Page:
Got some leftover french fries and condiments in your fridge? Make french fry soup! (Scott Suchman/For the Washington Post)

We’ve all been there: Almost-empty jars of jam or gifted artisanal fruit butters lurk in the back of the refrigerator, because “I was saving the last bit for you.” The roasted vegetables from last Sunday’s farmers market haul no longer excite. The rotisserie chicken you grabbed from the grocery store looks as if a horde of angry vultures descended on it. The carton of french fries you took home “because maybe they’ll re-crisp in the oven” is getting pushed farther and farther back, out of sight and out of mind. Or, the worst, you open the refrigerator door and out tumbles half of a formerly juicy lemon, taking with it the tiny Polish teacup that was housing it, which promptly shatters on the floor.

[Recipe: Tami’s French Fry Soup]

By keeping a few things in mind, you can save your leftovers, your sanity and your teacups. Of course, you can easily reheat most. Often, though, you want something different, without starting from scratch. Repurposing your leftovers means a lot of the work is already done: You just have to mix them together. Use our chart as a jumping-off point. Dig into the depths of your refrigerator and freezer, crack open that languishing takeout, and gather your oils and vinegars. We’ve got work to do.

Preserves/condiments | Sturdy vegetables | Leafy vegetables | Meat/tofu | Beans/lentils | Bread/grains

Preserves and condiments


(Dixie Vereen/For The Washington Post)

Dressings, sauces, spreads: For salad dressing, whisk together spoonfuls of jams, fruit butters or other preserves with oil and vinegar. See Must-Go Vinaigrette. For a quick-braising liquid to cook proteins or vegetables, stir savory, sweet and acidic condiments together, adding broth as needed. After braising, reduce sauce until thick. For a sauce for cooked proteins or vegetables, caramelize dollops of tomato paste, then add balsamic vinegar and fresh herbs, thinning with water or broth as needed.
Soups, stocks, broths: Add salsas, ketchup or barbecue sauce to chilis or stews; sweet jams to chilled fruit soups.
Salads: Make dressing (see above).
Sandwiches, etc: Mix with mayonnaise or thick yogurt to make a spread.
Eggs: What condiment doesn’t go with eggs? 

Sturdy vegetables


(Deb Lindsey For The Washington Post)

Dressings, sauces, spreads: Puree with leftover beans; use as a dip or a sandwich spread.
Soups, stocks, broths: Pureed soups: Cover chunks with broth by one inch, simmer until heated through. Puree, adding more broth as needed. (See Tami’s French Fry Soup.) Stews: Near the end of cooking, add chunks, cooking until heated through. Broths: Save scraps to make Scrappy Vegetable Broth. Consider adding mushroom stems or stripped corn cobs.
Salads: Cut into bite-size pieces and layer into salads. Warm roasted veggies in small saucepan, add oil and vinegar, use as warm salad dressing poured over spinach.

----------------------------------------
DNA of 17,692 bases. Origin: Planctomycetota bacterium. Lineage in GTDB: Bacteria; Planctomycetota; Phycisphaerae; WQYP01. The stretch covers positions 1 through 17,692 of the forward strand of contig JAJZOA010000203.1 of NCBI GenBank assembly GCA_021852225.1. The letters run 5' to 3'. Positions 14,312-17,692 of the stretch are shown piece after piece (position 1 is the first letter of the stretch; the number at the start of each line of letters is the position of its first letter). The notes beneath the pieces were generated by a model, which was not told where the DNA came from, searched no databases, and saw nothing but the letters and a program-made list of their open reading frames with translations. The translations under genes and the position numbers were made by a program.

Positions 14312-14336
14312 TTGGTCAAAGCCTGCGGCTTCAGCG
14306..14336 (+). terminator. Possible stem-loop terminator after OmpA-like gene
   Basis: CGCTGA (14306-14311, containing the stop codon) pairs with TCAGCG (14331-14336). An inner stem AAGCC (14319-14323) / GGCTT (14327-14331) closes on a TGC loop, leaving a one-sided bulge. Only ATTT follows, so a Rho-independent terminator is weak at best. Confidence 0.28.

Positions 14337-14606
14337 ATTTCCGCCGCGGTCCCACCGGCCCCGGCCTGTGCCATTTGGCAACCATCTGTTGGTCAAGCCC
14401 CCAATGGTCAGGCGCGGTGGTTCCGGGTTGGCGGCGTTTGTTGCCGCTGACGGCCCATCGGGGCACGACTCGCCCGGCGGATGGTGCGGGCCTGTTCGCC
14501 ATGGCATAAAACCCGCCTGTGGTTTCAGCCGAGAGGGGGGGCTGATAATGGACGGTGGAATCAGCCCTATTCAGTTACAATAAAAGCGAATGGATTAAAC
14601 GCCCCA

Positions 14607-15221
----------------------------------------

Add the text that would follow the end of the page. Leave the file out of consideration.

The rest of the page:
Sandwiches, etc: Put peppers, eggplant and broccoli in a sandwich, with a smear of pesto or another spread. Chunks can go on toast or grains, in tacos or dumplings.
Eggs: Add to scrambled eggs, tuck in omelets, bulk up a frittata. Top a bowl of reheated veggies with fried or poached eggs.

Leafy vegetables


(Deb Lindsey/For The Washington Post)

Dressings, sauces, spreads: Cook down with herbs, oil and spices to make a punchy spread.
Soups, stocks, broths: Puree dressed delicate greens (lettuce, spinach) into soups.
Salads: Use wilted (but not slimy) dressed greens to start a new salad.
Sandwiches, etc: Layer sturdy greens in sandwiches or puree with herbs and thick yogurt to make a spread for toast. Tuck into crepes. Shred into tacos.
Eggs: Cooked chard, kale, etc., go well in frittatas (see Farmers Market Frittata) or any number of egg dishes.

Meat and tofu


(Deb Lindsey/For The Washington Post)

Dressings, sauces, spreads: Warm bits of bacon, pancetta, etc., in saucepan, add vinegar and oil, pour over greens. Save drippings to make pan sauce.
Soups, stocks, broths: Add chunks of meat to any soup or stew. Use most leftover bones to make stock. Flavor a pot of beans with lamb shanks or ham hocks.
Salads: Shred meat into leafy salads. Crisp small bits of meat in a pan and use as meaty croutons.
Sandwiches, etc: Layer in sandwiches and tacos or on toast. Enclose in wonton wrappers to make dumplings. Bind shredded meat with panko and/or diced vegetables, bake or fry into croquettes.
Eggs: Tuck into omelets, add to breakfast casseroles or Chilaquiles.

Beans and lentils


(Deb Lindsey/For the Washington Post)

Dressings, sauces, spreads: Puree with vegetables or broth; use as dip or sandwich spread.
Soups, stocks, broths: Add to soups and stews. Save cooking liquid from homemade beans to add to soups.
Salads: Put in salads. Coat black or green lentils with oil, add salt as needed, and crisp in a small skillet; add to salads or eat as snack.
Sandwiches, etc: Smash over toast, add to tacos, put in dumplings.
Eggs: Stir into scrambled eggs, top with salsa. Add to Chilaquiles.

Breads and grains


(Deb Lindsey/For The Washington Post).

Dressings, sauces and spreads: Puree bread with condiments, oil, vinegar and/or nuts and garlic to make romesco and similar sauces.
Soups, stocks, broths: Puree bread or rice into soups (acts as a thickener). Add cooked grains to soups and stews.
Salads: With bread, make croutons. With cooked grains, add to salads.
Sandwiches, etc: Use bread for sandwiches.
Eggs: Make bread crumbs, toast in butter, sprinkle over eggs. Make French toast.

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(Deb Lindsey/For The Washington Post)

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